Improving neural networks by preventing co-adaption of feature detectors
Kyle Jung, Dae Hyun Kim, Seokho Lim, Stan Lee
Introduction to Dropout + Dataset
Consisting of recordings of 630 speakers of 8 dialects of American English each reading 10 phonetically-rich sentences, the TIMIT is a standard dataset used for evaluation of automatic speech recognition systems. The objective is to convert a given speech signal into a transcription sequence of phones. Hidden Markov Models (HMMs) is an acoustic model that is typically used to deal with variance and determines a level of fit from coefficients of input to each state of HMMs. Recent results show that mapping feedforward neural networks with an acoustic input coupled with a probability distribution over HMM states perform better than the traditional Gaussian mixture models on speech recognition datasets including TIMIT.
A Neural network was constructed to output the classification error rate on the test set of TIMIT dataset. They have built the neural network with four fully-connected hidden layers with 4000 neurons per layer. The output layer distinguishes distinct classes from one hundred 185 softmax output neurons that are merged into 39 classes. After constructing the neural network, 21 adjacent frames with an advance of 10ms per frame was given as an input. The results show that applying dropout with 50% of hidden units on various neural networks exceed classification performance from the neural networks without dropout. The decoder, a network that knows transition probabilities between HMM states, runs the Viterbi algorithm on class probabilities for each frame from the output of the neural network to predict the best single sequence of HMM states. The classification error achieved 19.7% with dropout and 22.7% without dropout.
Deep Belief Network was used to pretrain the neural network. Since the inputs are real-valued, Gaussian RBM was used for pretraining the first layer. Initializing visible biases with zero, weights were sampled from random numbers that followed normal distribution N(0, 0.01). Each visible neuron’s variance was set to 1.0 and remained unchanged during training. Minimizing Contrastive Divergence (CD) was used to facilitate learning. Since momentum is used to speed up learning, it was initially set to 0.5 and increased linearly to 0.9 over 20 epochs. The average gradient had 0.001 of a learning rate which was then multiplied by (1-momentum) and L2 weight decay was set to 0.001. After setting up the hyperparameters, the model was done training after 100 epochs. Binary RBMs were used for training all subsequent layers with a learning rate of 0.01. Then, p was set as the mean activation of a neuron in the data set and the visible bias of each neuron was initialized to log(p/(1 − p)). Training each layer with 50 epochs, all remaining hyper-parameters were the same as those for the Gaussian RBM.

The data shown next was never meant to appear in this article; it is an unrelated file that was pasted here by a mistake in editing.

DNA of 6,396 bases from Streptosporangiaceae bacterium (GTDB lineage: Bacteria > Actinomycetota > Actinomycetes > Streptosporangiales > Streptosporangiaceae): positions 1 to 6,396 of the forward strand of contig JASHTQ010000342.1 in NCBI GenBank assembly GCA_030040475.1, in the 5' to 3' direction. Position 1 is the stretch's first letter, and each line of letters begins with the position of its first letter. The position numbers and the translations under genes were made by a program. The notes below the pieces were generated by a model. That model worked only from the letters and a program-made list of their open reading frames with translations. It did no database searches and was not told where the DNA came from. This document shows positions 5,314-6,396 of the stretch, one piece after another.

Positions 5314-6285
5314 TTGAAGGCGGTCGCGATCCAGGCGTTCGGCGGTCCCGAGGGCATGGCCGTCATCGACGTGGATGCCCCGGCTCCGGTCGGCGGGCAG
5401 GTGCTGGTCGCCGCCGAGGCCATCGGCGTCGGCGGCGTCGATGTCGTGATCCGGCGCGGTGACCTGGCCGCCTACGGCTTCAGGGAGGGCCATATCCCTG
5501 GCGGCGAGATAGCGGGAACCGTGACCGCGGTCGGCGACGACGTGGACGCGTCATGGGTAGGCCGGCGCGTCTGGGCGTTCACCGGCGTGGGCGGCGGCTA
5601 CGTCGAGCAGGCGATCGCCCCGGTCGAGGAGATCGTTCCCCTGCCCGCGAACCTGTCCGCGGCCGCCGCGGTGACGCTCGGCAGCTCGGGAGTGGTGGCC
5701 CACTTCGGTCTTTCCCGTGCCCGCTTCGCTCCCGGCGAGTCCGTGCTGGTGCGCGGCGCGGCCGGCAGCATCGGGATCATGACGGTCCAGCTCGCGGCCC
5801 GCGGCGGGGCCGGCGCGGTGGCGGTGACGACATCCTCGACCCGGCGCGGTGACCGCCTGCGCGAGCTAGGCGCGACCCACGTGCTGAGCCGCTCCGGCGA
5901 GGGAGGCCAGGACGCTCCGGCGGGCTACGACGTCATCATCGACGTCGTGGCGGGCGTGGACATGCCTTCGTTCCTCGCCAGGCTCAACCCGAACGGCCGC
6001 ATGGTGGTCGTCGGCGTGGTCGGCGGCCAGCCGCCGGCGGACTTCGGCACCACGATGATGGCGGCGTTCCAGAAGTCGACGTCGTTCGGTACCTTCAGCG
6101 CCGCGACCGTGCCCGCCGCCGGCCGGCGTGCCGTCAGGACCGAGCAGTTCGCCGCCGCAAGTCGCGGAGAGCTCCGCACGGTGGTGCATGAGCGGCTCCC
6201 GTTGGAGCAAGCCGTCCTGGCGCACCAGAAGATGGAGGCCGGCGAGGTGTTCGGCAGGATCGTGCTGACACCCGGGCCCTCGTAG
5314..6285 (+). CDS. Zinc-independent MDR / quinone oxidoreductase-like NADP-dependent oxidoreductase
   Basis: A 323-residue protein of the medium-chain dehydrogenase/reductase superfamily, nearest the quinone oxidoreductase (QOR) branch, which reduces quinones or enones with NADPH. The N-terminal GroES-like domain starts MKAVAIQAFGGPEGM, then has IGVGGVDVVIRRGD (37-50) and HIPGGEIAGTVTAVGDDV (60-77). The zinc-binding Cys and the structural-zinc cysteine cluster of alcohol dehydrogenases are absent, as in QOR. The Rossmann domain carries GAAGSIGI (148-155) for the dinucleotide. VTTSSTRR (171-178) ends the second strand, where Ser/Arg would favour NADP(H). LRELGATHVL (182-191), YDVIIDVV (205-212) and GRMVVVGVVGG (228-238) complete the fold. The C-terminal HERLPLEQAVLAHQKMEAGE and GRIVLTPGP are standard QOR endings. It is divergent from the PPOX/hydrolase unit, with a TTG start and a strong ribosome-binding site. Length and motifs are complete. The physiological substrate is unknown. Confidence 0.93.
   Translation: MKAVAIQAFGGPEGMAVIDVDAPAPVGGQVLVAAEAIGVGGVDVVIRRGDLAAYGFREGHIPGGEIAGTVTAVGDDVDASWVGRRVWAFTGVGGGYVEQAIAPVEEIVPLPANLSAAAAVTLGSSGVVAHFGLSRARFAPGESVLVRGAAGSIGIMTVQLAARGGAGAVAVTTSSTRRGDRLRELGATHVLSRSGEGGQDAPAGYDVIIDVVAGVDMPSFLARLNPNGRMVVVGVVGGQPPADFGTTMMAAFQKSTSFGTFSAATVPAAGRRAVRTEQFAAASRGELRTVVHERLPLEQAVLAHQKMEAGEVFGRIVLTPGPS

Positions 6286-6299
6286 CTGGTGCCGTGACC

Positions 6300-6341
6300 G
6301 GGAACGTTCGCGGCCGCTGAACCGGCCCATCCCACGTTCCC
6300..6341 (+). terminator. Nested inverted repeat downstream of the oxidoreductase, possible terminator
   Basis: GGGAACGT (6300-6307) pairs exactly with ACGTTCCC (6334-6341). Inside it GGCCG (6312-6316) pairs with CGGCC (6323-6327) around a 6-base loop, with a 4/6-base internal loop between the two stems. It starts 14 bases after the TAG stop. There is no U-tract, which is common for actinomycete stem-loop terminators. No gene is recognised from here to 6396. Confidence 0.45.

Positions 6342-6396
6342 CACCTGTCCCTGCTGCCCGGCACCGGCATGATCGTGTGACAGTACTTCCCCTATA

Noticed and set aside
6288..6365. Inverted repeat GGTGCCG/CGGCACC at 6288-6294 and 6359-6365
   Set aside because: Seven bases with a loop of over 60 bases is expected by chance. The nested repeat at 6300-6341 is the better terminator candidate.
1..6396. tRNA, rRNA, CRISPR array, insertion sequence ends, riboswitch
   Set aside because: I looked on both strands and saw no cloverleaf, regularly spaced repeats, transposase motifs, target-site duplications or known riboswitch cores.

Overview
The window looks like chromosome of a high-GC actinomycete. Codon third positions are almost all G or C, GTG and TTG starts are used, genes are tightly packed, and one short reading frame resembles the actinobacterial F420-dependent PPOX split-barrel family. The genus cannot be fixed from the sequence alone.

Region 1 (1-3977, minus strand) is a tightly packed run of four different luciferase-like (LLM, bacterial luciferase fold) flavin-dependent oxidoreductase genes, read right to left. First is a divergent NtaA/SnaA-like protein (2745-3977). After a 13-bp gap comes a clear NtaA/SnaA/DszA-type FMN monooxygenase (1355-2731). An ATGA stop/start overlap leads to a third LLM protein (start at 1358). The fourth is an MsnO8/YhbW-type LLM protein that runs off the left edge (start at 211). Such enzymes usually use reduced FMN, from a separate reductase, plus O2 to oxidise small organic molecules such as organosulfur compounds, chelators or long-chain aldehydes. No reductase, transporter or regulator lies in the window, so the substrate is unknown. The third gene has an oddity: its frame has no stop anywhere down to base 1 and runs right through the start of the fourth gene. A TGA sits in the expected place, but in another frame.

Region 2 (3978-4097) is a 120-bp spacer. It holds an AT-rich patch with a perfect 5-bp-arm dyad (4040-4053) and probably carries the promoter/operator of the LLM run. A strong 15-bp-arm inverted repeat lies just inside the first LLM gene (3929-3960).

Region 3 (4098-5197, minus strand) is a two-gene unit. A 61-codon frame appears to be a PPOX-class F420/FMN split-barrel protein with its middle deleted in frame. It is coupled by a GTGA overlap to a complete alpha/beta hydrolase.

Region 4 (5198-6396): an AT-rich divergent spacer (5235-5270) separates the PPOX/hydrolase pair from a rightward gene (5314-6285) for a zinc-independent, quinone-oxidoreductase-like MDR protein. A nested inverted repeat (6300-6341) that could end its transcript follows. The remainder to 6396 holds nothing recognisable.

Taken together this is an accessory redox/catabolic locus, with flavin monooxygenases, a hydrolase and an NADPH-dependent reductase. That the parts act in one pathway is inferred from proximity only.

The initial weights were set in a neural network from the pretrained RBMs. To finetune the network with dropout-backpropagation, momentum was initially set to 0.5 and increased linearly up to 0.9 over 10 epochs. The model had a small constant learning rate of 1.0 and it was used to apply to the average gradient on a minibatch. The model also retained all other hyperparameters the same as the model from MNIST dropout finetuning. The model required approximately 200 epochs to converge. For comparison purpose, they also finetuned the same network with standard backpropagation with a learning rate of 0.1 with the same hyperparameters.